Milton Friedman was one of the first economists to question “the Phillips Curve.” His argument was that any current relationship between inflation and the unemployment rate was based upon the current state of market expectations. If a central bank were to achieve a slightly higher rate of inflation, which achieved a lower unemployment rate, the further result would be that inflationary expectations would change. The trade off would no longer be the same.

As a consequence, to keep the lower rate of unemployment, the central bank would have to generate an even faster rate of inflation. And, as inflation picked up at the end of the 1960s and into the 1970s, Mr. Friedman’s concern proved to be correct.

But, another thing change in expectations took place. As I have written about many times, the changes in inflationary expectations and the expectations about the governmental policies that produced these changing expectations took on another form.

As these expectations changed, investors responded by directing more and more funds into assets and the inflation that occurred took place in asset prices. Housing prices began to accelerate in the 1970s and then gold prices took off. Other asset prices became inflated as the government pursued policies that produce what I have called credit inflation.

And, this credit inflation got built into the economy in a big way as financial innovation took over in the later 1970s, 1980s, and 1990s. Some have labeled this movement as the “financialization” of the US economy. As this “financialization” took place, more and more monetary stimulus found its way into the “financial circuit” of the economy, and less and less of the stimulus went into the “industrial circuit” of the economy.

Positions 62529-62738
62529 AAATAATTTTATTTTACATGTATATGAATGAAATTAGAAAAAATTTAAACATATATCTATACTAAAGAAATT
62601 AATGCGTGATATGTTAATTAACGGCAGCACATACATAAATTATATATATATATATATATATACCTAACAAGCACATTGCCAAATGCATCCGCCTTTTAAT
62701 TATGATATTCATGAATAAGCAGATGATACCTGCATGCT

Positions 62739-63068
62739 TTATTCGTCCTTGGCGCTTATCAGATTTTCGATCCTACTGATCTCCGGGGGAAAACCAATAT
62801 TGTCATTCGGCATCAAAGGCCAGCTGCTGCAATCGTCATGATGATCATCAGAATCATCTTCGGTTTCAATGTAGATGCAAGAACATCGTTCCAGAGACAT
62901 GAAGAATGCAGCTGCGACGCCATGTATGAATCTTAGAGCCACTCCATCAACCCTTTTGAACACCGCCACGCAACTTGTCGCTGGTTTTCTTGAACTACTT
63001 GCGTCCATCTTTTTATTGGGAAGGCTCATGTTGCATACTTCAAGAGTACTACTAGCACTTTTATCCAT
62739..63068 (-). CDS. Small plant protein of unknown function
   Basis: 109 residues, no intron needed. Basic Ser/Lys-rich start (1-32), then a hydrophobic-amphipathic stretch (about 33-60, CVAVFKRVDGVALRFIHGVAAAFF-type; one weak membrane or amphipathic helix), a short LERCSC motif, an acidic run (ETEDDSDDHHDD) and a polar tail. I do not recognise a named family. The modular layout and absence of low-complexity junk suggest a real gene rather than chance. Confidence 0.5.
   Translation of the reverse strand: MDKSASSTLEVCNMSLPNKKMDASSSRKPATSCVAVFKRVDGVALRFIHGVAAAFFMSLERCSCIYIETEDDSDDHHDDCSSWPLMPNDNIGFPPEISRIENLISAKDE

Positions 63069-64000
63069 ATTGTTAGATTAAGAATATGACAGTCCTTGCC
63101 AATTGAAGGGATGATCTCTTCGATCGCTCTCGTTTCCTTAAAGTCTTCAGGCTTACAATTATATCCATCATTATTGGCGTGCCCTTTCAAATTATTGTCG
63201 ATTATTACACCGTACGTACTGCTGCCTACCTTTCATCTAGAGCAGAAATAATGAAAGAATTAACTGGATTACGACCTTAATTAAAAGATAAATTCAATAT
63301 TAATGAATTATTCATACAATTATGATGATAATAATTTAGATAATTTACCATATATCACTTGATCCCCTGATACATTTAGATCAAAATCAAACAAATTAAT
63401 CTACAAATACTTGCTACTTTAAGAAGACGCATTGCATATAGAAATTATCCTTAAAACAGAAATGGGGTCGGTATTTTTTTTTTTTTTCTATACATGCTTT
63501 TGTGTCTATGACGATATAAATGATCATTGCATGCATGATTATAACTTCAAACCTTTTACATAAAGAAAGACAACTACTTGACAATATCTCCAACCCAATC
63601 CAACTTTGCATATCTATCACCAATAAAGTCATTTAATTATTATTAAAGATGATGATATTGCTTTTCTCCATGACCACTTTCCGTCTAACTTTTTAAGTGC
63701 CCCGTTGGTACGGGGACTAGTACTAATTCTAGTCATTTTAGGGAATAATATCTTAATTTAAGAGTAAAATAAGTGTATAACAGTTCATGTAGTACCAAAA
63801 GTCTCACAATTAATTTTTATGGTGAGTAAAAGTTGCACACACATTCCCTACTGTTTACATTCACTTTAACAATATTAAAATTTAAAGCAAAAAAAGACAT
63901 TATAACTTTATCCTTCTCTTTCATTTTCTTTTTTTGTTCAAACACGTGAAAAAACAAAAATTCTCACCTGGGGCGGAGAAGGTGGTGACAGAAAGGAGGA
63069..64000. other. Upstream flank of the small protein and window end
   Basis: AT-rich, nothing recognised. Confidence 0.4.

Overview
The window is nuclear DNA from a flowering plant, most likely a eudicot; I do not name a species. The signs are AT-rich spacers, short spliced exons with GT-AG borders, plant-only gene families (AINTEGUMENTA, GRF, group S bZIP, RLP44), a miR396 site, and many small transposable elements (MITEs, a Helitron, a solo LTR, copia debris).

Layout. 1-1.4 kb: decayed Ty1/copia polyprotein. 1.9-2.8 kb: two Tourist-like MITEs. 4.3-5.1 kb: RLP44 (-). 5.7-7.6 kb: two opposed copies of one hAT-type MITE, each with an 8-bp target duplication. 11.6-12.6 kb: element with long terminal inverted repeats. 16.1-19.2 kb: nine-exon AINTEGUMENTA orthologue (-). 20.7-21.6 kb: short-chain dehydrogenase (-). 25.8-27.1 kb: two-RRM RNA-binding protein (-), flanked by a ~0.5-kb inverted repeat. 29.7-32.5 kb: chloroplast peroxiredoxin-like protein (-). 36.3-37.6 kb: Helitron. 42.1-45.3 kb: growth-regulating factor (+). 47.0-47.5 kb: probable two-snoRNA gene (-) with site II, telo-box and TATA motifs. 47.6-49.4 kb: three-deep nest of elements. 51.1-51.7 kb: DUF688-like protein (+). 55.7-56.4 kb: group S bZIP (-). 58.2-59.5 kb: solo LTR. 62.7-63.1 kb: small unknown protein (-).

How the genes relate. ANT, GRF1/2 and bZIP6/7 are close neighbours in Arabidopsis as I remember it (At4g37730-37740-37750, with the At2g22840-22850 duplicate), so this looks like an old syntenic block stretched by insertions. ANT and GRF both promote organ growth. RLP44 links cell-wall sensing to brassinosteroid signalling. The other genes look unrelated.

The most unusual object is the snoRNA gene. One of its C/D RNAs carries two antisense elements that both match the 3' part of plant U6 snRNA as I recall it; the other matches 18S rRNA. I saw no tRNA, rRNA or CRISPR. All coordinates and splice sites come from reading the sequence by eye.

Ultimately the financial innovation created a disequilibrium situation that ended in the financial collapse that began in late 2007 and expanded into the following Great Recession.

The economy recovery that followed the Great Recession has been extraordinarily tepid and the Fed’s efforts at quantitative easing have produced neither the economic growth nor the inflation that many analysts thought would occur. The monetary stimulus has not gone into the industrial circuit and, consequently, has not produced the inflation that many expected.

But, wait, what about the quantitative easing? Mr. Johnson closes his article on the performance of macro hedge funds with the following comment: “The question the frustrated investors of these hedge funds should be asking is why they have failed to capitalize on arguably the biggest single macro trade of their generation: quantitative easing. If, as the macro mantra goes, the trend is your friend, why have the performances of this type of funds largely missed the rallies in equities and bonds that many believe has been largely driven by central bank intervention since 2008?”

Where these macro hedge fund mangers working with the wrong model…a model that became less and less relevant as the financialization of the economy progress. Whereas, many investors, as I have written about constantly, have argued that one shouldn’t fight the Fed, and continued to invest in stocks, these macro hedge fund managers worked with out-of-date models that insisted that monetary stimulus did not change expectations and that more and more quantitative easing must cause greater price inflation.

What model of monetary stimulus are you working with? And, what will happen when the central banks all begin to reduce the size of their balance sheets?

Disclosure: I/we have no positions in any stocks mentioned, and no plans to initiate any positions within the next 72 hours.

I wrote this article myself, and it expresses my own opinions. I am not receiving compensation for it (other than from Seeking Alpha). I have no business relationship with any company whose stock is mentioned in this article.